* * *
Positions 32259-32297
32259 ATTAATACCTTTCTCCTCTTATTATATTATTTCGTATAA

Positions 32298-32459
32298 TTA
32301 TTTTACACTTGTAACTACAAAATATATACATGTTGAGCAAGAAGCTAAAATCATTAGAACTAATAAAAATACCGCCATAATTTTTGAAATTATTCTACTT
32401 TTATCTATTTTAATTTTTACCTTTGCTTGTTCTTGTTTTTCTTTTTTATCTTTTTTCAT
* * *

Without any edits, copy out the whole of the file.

Positions 32259-32297
32259 ATTAATACCTTTCTCCTCTTATTATATTATTTCGTATAA

Positions 32298-32459
32298 TTA
32301 TTTTACACTTGTAACTACAAAATATATACATGTTGAGCAAGAAGCTAAAATCATTAGAACTAATAAAAATACCGCCATAATTTTTGAAATTATTCTACTT
32401 TTATCTATTTTAATTTTTACCTTTGCTTGTTCTTGTTTTTCTTTTTTATCTTTTTTCAT